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NeverConvex



Joined: 08 Jun 2013
Posts: 910
PostPosted: Wed Dec 25, 2019 7:01 pm Reply with quote
Oh, yeah! I had completely forgotten about that when I wrote my reply above -- wow, that scene, er, escalated rather quickly.
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#844391



Joined: 09 Sep 2015
Posts: 514
PostPosted: Fri Dec 27, 2019 12:25 am Reply with quote
Ep 11,

Damn, this episode was heavy, and it actually shed light on a lot of little things. It was pretty obvious Aria knew Seiya from before but there were a bunch of other things that stood out.

Seiya finishing off already dead enemies makes a ton of sense now, as the demon lord he thought he killed came back from the dead and killed everyone he cared about. He never wants to make that mistake again.

Seiya being so hard on Rosalie and slapping her around and telling her "You killed your men with your recklessness" is because he sees his old self in her and knows first hand what the consequences are like.

And finally, Ristarte is litterally Restart, as in restarting her life as a goddess, or possibly giving her another chance with Seiya.

I've got a ton more respect for this series after seeing some of these revelations, there's probably some more I missed.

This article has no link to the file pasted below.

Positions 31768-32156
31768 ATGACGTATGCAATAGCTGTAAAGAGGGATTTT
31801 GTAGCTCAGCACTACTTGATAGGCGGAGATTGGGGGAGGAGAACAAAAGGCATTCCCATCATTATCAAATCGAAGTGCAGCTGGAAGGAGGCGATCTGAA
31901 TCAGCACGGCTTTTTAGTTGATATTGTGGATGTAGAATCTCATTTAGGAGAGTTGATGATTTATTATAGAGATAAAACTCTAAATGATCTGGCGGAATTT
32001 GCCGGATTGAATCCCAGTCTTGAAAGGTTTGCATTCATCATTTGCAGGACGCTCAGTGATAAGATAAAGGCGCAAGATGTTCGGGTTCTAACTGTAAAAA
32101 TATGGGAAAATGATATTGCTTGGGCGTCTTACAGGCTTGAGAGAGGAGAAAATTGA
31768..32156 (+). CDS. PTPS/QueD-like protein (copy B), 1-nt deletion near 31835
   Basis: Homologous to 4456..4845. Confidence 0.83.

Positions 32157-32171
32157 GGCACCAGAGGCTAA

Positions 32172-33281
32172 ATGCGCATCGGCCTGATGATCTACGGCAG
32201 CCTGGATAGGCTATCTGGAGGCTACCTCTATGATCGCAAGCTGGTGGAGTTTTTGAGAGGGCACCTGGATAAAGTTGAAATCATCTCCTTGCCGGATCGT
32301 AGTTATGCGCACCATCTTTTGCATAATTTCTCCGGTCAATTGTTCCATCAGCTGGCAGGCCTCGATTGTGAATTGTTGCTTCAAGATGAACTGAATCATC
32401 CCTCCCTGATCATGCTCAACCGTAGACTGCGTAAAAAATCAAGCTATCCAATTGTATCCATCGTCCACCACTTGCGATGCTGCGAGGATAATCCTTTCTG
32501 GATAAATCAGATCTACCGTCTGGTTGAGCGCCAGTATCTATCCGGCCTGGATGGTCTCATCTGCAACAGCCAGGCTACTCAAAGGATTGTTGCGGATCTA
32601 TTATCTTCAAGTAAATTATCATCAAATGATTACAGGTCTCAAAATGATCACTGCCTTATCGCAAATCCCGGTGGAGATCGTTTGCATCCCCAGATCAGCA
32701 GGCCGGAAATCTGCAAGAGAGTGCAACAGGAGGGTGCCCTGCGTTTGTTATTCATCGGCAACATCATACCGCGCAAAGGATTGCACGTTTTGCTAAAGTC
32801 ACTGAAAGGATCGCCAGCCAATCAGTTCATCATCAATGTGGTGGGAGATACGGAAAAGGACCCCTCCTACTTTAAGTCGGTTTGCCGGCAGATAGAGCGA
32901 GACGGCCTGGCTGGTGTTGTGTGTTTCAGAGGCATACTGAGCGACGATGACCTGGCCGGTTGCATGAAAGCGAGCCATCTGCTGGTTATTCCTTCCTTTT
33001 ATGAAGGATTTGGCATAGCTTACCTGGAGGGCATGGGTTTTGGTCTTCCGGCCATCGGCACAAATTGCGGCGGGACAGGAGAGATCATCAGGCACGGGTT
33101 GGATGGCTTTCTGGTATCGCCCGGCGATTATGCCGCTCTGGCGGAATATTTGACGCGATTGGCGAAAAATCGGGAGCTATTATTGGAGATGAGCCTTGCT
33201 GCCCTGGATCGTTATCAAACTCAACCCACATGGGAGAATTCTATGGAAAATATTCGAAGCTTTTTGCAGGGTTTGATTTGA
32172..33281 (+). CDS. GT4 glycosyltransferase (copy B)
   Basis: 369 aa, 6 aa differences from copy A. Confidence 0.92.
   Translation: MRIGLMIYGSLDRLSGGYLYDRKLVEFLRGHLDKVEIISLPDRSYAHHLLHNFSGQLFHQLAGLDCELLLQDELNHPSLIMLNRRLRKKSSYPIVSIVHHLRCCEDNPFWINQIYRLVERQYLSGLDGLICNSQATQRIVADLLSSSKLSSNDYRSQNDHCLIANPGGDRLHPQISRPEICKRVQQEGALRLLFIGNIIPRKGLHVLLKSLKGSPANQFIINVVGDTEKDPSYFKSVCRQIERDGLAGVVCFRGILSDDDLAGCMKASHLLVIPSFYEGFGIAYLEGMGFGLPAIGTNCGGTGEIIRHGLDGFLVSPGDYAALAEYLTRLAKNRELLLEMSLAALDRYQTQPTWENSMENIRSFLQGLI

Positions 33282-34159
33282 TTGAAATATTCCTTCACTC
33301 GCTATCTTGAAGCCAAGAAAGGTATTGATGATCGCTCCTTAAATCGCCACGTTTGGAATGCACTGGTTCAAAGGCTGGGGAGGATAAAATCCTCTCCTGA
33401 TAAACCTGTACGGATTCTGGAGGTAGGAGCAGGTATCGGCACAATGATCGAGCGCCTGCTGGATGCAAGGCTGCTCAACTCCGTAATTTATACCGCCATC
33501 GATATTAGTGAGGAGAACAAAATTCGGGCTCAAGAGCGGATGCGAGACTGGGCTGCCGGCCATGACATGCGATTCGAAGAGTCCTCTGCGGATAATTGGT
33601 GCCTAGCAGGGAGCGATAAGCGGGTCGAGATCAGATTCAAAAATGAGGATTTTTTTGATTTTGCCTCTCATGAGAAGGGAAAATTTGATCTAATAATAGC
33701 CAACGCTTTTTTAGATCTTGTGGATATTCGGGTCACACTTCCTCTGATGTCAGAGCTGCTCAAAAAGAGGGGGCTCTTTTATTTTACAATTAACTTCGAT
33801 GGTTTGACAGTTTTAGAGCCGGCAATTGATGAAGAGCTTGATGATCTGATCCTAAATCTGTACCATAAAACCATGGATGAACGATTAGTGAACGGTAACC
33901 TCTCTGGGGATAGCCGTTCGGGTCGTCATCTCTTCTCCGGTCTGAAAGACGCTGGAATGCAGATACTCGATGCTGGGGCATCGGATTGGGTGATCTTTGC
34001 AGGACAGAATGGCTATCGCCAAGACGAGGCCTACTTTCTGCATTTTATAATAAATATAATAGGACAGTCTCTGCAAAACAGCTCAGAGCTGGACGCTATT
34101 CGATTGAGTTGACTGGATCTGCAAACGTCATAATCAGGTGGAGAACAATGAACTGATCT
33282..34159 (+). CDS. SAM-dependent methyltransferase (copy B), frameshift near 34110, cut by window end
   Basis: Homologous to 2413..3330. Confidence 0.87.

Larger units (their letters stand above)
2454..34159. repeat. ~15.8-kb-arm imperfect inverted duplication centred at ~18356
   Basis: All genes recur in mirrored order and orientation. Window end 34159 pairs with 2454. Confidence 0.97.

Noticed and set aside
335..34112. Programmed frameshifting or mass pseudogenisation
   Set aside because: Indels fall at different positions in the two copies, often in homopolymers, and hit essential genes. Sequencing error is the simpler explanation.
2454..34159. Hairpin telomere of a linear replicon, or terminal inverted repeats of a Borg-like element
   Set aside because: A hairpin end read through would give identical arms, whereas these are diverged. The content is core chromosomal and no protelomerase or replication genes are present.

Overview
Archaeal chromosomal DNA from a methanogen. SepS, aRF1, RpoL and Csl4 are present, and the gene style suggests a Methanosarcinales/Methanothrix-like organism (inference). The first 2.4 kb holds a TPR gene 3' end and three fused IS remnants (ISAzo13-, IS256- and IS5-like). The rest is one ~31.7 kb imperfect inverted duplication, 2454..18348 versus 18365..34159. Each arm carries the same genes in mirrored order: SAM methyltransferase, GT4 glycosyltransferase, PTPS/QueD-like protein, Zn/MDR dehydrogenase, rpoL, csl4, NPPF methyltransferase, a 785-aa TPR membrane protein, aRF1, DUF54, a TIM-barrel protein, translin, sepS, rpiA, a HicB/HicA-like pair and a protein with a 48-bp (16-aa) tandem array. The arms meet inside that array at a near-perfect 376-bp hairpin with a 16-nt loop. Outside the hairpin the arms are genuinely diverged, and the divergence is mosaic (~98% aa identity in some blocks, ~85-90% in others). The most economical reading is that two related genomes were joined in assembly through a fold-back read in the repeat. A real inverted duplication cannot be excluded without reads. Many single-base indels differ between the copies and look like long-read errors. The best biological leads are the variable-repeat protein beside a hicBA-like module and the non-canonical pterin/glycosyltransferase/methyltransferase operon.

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Gina Szanboti



Joined: 03 Aug 2008
Posts: 8704
PostPosted: Fri Dec 27, 2019 3:25 pm Reply with quote
Christopher Farris wrote:
So in spite of all that planning and payoff, the show comes off even more than before like it's had no idea what it actually wants to do.

I think it's always known what it wanted to do, and it did it. It's just that what it wanted to do wasn't what you wanted it to do.

It's not a perfect series by a long shot, but a lot of your complaints have been addressed later on, and yet you still gripe that it didn't address them exactly when you wanted it to, in exactly the ways you wanted it to. I guess I just don't think the alternate story layouts you keep proposing would have been either feasible or had the same impact if done your way.

I really liked this episode, though I admit I found a couple of things a little confusing, but I'm pretty sure that's my fault and not the series'.
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Chrono1000



Joined: 05 Oct 2013
Posts: 1420
PostPosted: Fri Dec 27, 2019 5:03 pm Reply with quote
Christopher Farris wrote:
Cautious Hero has gone from irreverent genre commentary to a diatribe by the author on their pet peeves about how illogical the accepted style of heroism is. People need to be cold, pragmatic engines of careful analysis and preparation, or be viciously punished until they are, it seems.

What happened with the past version of Seiya looks to me like a case of hubris which was a common cause of death for Greek heroes. Seiya had a talent for being a hero but that made him arrogant which causes him to make a mistake that leads to tragedy. The tragedy in episode 11 was horrific but I thought it was one of the most emotionally powerful scenes in the show.